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Magazine Article

  


Good Things in Small Packages


vivitar
kodak
panasonic

Consumers today are less intimidated by the techie facet of their digital gadgets (including digicams) and more inclined to see them as necessities in their lives-in other words, lifestyle accessories. "The end user is more interested in knowing if the product will do what they need it to do in their life," explains Eliott Peck, VP and GM of sales, Consumer Imaging Group, Canon U.S.A. "The product needs to look good, match the style of the consumer, and enrich their life in some way. That is why style, design, and color have such a major influence in today's purchasing decision. With repeat customers now accounting for more than 50% of all digital camera sales, manufacturers need to provide more choices and new features at competitive price points so consumers can choose the perfect camera that fits their lifestyle."

So when it comes to choosing a new compact digital camera, what exactly are consumers looking for? And, perhaps just as important, what techniques can retailers use to make those sales that may be different, say, than how they'd sell a DSLR or ultra-zoom?

New Technologies

Consumers are looking beyond what are now "the standards." "When you look at who's buying, 8 out of 10 people are buying their second or third digicam next year; they're looking past megapixels and the LCD and looking at more-advanced features," says Rich Ford, SPG Manager, Digital Capture & Devices, Americas Region, for Kodak. "It's like when you buy a car: now megapixels, LCD, and zoom are standard. Resolution for second-time buyers is 40% more important. The brand also resonates more strongly the second time around."

So what advanced features and special technologies are making waves? Kodak's lineup strives to offer ease of use without sacrificing quality-featuring technologies like face detection and image stabilization. "We pack a lot of technology under the hood, but it's still an easy, intuitive brand," adds Annabelle Freeman, director of PR,Americas Region, Kodak. A few of Kodak's new cameras feature HD technology, for playback on HDTVs.

Companies are embracing the proliferation of some of the internet's hottest technologies and integrating them into their compact digital camera lines. All of Casio's new cameras, for instance, feature a YouTube Best Shot Capture mode, making it easy to shoot, upload, and share your video memories. "With the YouTube mode, consumers now have the added flexibility to share…video memories with their friends and family," says Bill Heuer, senior vice president of Casio's Digital Imaging Division.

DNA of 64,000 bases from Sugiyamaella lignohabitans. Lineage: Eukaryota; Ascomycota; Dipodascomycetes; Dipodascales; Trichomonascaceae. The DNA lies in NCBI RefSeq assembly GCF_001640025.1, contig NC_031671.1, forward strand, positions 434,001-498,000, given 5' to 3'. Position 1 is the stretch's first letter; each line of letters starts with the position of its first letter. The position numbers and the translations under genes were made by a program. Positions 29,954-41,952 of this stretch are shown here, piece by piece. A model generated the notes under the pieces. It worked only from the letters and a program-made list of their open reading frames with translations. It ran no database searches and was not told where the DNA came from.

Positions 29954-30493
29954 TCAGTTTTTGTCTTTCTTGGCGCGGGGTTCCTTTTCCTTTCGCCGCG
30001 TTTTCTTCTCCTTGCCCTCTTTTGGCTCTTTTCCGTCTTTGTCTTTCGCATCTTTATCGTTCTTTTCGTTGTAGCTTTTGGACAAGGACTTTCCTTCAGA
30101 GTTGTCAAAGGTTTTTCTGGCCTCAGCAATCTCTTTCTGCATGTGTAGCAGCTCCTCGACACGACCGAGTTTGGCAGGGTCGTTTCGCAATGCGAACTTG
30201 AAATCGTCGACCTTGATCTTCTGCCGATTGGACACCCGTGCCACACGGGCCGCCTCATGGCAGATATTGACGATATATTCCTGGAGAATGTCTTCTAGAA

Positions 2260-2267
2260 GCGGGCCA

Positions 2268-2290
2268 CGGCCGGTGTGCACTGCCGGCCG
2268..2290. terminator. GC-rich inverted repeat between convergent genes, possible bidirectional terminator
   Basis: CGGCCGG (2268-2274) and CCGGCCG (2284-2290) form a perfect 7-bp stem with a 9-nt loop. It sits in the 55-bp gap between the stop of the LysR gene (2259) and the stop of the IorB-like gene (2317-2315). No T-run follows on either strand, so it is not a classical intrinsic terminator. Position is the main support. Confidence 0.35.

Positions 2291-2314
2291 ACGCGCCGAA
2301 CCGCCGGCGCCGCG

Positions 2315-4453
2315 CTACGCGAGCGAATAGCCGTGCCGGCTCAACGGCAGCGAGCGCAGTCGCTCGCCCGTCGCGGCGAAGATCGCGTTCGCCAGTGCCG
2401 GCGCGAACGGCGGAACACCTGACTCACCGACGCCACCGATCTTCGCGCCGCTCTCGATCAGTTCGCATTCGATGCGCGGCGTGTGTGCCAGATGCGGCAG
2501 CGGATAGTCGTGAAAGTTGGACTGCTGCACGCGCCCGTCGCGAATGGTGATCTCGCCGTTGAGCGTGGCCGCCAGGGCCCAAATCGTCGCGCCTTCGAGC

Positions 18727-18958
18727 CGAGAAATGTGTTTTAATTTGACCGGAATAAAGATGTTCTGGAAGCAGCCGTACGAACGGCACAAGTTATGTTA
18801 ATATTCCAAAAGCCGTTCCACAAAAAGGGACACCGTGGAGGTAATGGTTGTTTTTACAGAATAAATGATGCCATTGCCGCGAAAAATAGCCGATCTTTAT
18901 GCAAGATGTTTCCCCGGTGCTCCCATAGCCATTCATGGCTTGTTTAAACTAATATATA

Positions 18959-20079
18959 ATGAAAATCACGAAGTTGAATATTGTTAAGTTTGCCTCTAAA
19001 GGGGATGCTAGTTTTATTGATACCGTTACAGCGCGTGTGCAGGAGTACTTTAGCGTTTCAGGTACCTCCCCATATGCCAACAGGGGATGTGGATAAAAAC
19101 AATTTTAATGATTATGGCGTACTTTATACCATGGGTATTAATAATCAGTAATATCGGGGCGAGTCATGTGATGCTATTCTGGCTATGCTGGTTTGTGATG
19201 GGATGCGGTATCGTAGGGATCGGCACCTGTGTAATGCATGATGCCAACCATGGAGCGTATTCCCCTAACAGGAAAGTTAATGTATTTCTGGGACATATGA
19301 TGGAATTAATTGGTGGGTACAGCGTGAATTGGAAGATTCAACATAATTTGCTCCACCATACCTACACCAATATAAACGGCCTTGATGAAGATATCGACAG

In addition to a recent digicam lineup introduced in the fall to respond to several key demographics, Fujifilm designed its FinePix Z10fd, in five hot colors, specifically for fashion-conscious Generation Z users who want to be "hooked up" at all times. Notable features on this cutting-edge compact digicam include IrSimple technology (wireless image transfer to IrSimple-equipped devices); face detection; and a Blog mode. The Blog mode automatically resizes any image you've captured to a properly sized image-in the camera. Jim Calverley, senior product training manager, Electronic Imaging Products, Fujifilm, says, "Fujifilm is the first camera manufacturer to recognize the importance of social networking for this demographic and addresses the demand for better tools that can be used with social networking sites."

Nikon sets its Coolpix line of compact digital cameras apart with technologies that make sharing easier. "The S51c [for example] incorporates built-in Wi-Fi, which allows users to wirelessly email their images to family and friends, to Flickr, to a blog site, or to Nikon's my Picturetown website, which is a secured storage and sharing site," says Bill Giordano, general marketing manager, Coolpix and Coolscan products for Nikon.

Most of the Nikon Coolpix cameras also feature vibration-reduction, so even the average user can achieve blur-free images in a wide range of lighting scenarios.
Panasonic's FX33, FX55, and FZ18 cameras feature Panasonic's Intelligent Auto Mode, which is comprised of an Intelligent Scene Selector, which automatically selects the appropriate scene mode; a Face Detection System (detecting up to 15 human faces); and Continuous AF.

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